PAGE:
In fact, even Trump did not sanction the IRGC when he pulled out of the JCPOA in May 2018, or during his two big rounds of sanctions in August and November 2018.

Trump did not slap the IRGC sanctions all the way until April and June 2019.

And the key to the sanctions is really Iran’s oil sector.

If those sanctions are lifted by the US anyway, then lifting or not lifting the IRGC sanctions is again more about symbolism than substance.

All kinds of ideas of guarantees for Iran have been floated to prevent the US from withdrawing.

Some have mentioned statements by the Democratic leaders of the two houses of the US Congress committing to the deal.

Other ideas have been operational-financial, related to kicking in certain levels of irrevocable investments, and some relate to granting Khamenei a quick right to jump forward with his nuclear program if America leaves the deal.

Once again, it is hard to judge how meaningful any of these issues are.

Statements from congressional leaders with no vote from Congress – and there will be no vote because Biden probably would not even get a majority in the US Senate – would be legally meaningless.

Giving the Islamic Republic a more explicit offset to immediately violate the deal with 60% enrichment if the US pulled out seems more dangerous.

But it is not nearly as worrying as Biden lifting the sanctions and leaving JCPOA provisions in place which let much of the deal expire in 2025.

Put bluntly, Israel is more disturbed by the shape of the deal the US is ready to agree to, than it would be by the last three requests Iran has made, some of which Washington will reject.

So the most likely scenario is we are seeing Khamenei’s last rounds of kicking and screaming before he signs on the line.

If you go back to the 2015 deal signing, it would be almost an exact replay. There was high drama and multiple moments where a certain deal was suddenly dead, with diplomats ready to leave the negotiation site in failure, only to come back at the last second to seal things.

IF THERE is a deal, all Israeli eyes will be on the sequencing of sanctions relief with ensuring that Iran shuts down all of its illegal centrifuges for enriching uranium and that it ships its uranium stock – enough for two to three nuclear weapons – out of the country.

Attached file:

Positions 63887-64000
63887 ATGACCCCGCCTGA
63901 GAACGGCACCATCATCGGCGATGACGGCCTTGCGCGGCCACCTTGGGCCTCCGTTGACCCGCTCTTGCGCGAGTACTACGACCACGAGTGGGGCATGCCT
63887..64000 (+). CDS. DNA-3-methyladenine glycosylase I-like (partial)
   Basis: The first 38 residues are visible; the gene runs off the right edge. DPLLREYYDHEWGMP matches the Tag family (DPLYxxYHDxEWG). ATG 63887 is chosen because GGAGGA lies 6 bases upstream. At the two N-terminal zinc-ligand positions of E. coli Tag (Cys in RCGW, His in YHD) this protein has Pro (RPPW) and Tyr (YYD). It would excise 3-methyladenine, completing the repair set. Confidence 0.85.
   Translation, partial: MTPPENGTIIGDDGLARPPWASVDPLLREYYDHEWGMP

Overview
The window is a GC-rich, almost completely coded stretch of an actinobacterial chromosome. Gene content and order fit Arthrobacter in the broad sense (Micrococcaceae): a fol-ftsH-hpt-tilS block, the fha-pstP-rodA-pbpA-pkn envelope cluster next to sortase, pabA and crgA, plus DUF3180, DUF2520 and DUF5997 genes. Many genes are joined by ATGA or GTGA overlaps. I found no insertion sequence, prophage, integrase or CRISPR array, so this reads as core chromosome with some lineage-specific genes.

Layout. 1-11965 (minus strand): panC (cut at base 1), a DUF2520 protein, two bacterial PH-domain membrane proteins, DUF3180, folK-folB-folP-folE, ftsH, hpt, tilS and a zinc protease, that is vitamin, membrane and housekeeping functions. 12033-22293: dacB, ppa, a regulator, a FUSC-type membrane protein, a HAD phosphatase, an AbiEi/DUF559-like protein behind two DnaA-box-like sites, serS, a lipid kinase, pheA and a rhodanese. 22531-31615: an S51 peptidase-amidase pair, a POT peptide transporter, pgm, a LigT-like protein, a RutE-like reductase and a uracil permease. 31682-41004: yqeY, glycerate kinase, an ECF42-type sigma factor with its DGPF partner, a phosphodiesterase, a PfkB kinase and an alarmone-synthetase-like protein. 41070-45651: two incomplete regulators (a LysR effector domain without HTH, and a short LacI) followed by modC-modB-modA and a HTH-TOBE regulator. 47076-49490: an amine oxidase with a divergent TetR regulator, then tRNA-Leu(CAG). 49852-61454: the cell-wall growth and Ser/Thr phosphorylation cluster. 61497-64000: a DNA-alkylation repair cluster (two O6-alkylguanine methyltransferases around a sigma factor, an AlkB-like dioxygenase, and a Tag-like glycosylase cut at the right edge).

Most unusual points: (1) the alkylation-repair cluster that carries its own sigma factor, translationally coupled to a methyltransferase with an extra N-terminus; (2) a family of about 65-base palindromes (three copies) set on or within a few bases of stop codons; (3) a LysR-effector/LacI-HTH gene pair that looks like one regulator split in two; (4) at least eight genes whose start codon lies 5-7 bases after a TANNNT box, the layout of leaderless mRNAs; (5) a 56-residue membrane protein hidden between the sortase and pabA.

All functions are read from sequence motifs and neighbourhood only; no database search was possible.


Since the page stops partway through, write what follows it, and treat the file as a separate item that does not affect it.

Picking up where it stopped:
Sequencing is expected to take between one to three months (probably closer to three months.)

In a first stage, Iran would end its higher levels of enrichment in exchange for receiving between $7 billion and $8.5b. in frozen assets from South Korea and possibly some from England.

Israeli eyes will also be on where and how Tehran’s advanced centrifuges are stored. All indications are Jerusalem’s wish that they be destroyed has been ignored.

Questions will be asked about how it can be assured that Iran does not cheat with them. There will also be questions about what Iran may have hidden in mid- and late-2021 when it shut off IAEA access to many sites.

There will probably be a pause in Mossad operations to destroy Iranian nuclear facilities.

If, in fact, the Islamic Republic gives up its uranium stock and reduces its enrichment levels – which it did do during the July 2015-May 2019 period – there would be little immediate rationale for rocking the boat.

However, like in late 2015 and early 2016, the Mossad would likely put operations in the pipeline for covertly destroying centrifuges and weaponization aspects of Khamenei’s nuclear program in order to spring them before the 2025 nuclear limits would be due to expire.

Israel and the US would also need to dialogue about what covert Mossad or overt IDF military actions the US would agree to (including Biden rooting quietly for the Mossad/IDF from the sidelines) in connection with which Iranian violations.

A final understanding about what to do when the 2025 nuclear limits come off might be delayed. There will be a US presidential election in the middle, and some limits do not come off until 2030, but at least some initial understandings about 2025 would need to be reached.

WHAT IF no deal is reached, and the IAEA Board condemns Iran with a UN Security Council referral?

Such a process might leave some additional period of months for Khamenei to get the West back to the table.

In the meantime, America and the EU would be expected to ramp up sanctions and psychological pressure on the ayatollahs.

But unless the UNSC rules, what effect will that really have when China is reportedly buying 700,000 barrels of oil per day from Iran, exceeding a previous high of 2017?

This does not match the 2.5 million barrels per day worldwide that Iran reached in 2018, but it could be enough to give Khamenei more time to drag his feet.

The bigger question would be whether Israel would up the ante in terms of using force.

All signs are that the current government would try a rerun of earlier covert Mossad attacks on nuclear scientists or facilities without undertaking a major IDF game-changing strike.

As long as Khamenei does not go above 60% to 90% and Israeli intelligence believes he is six months to two years from solving detonation and delivery issues, the current government will likely hold off on such a big move.

One way or another, whether this weekend or next week, the Iran nuclear standoff is entering a new decisive phase.